Earlier this year, researchers discovered that although most people know that healthy habits like eating a nutritious diet, exercising regularly and not smoking could lead to a longer life, very few people were actually abiding by these tenets of good health.
In fact, just a little more than 1 percent of the American population could say they followed the Simple 7, the American Heart Association and American Stroke Association's seven steps that anyone can take to improve health.
In a more recent study, researchers have once again examined Americans' likelihood of living by these seven principles, but instead focused on how our heart health varies, state by state. The study was based on 2009 data from the Behavioral Risk Factor Surveillance System, a telephone survey of more than 350,000 Americans. Participants were asked to report their abidance by the "Simple 7," which includes their blood pressure, total cholesterol, body mass index and physical activity level, plus how many fruits and veggies they eat, and whether or not they smoke and have diabetes.
Overall, 3 percent of Americans reported following all seven of the factors for optimal health, slightly higher than the measure calculated earlier this year. And the average American lives by at least four of the practices, study author Jing Fang, M.D., M.S., an epidemiologist with the Center for Disease Control and Prevention's Division for Heart Disease and Stroke Prevention, said in a statement.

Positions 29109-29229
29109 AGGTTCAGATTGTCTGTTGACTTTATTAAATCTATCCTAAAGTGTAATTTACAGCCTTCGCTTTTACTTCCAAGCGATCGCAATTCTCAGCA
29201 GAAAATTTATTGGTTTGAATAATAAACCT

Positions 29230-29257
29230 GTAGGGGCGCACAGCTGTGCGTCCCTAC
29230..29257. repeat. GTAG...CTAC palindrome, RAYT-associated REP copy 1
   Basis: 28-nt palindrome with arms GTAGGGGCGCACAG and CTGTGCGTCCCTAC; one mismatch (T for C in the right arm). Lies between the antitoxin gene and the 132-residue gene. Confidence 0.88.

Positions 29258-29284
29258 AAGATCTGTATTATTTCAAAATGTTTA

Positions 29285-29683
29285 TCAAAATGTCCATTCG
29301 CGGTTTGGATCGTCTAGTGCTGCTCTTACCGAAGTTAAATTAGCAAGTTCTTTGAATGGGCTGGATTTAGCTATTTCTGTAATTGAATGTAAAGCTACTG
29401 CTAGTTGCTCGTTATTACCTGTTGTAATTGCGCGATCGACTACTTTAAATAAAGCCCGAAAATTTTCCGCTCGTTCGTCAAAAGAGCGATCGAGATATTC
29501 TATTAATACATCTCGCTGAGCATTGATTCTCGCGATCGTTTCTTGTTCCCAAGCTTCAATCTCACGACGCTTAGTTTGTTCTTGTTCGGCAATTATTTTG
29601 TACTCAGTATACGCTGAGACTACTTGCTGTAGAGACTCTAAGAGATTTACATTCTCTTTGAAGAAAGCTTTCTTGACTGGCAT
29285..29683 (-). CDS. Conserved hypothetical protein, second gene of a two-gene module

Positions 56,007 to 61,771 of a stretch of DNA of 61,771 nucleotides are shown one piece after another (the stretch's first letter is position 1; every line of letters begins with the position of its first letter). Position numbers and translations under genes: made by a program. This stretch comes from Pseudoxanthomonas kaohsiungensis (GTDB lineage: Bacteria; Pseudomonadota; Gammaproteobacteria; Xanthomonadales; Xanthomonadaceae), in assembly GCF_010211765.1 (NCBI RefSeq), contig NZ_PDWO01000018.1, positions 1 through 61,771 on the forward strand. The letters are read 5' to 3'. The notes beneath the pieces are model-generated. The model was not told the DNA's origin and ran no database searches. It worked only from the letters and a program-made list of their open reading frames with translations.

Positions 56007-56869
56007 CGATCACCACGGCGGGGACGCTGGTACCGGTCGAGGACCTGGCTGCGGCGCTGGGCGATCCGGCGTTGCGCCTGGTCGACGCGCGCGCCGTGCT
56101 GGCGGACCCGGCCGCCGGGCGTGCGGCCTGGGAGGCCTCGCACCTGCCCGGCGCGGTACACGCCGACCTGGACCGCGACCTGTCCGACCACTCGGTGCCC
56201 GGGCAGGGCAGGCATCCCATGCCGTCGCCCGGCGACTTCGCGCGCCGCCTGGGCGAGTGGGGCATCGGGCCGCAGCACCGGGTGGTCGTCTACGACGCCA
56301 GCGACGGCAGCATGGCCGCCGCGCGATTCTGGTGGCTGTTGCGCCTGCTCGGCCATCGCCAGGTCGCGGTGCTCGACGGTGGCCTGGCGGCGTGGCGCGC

At the state level, the results varied greatly. Those states with the highest rankings for heart health were generally in the western part of the country or New England. The lower-ranking states were more concentrated in the south. Researchers also found variations by age, sex, race and education level. They hope that knowing these disparities will help target measures to improve health; the AHA has set a goal to improve heart health in the U.S. by 20 percent and reduce deaths from heart disease and stroke by 20 percent by the year 2020.
In the slideshow below, check out how each state ranked. Let us know in the comments where your state falls -- and whether or not you're surprised by the findings.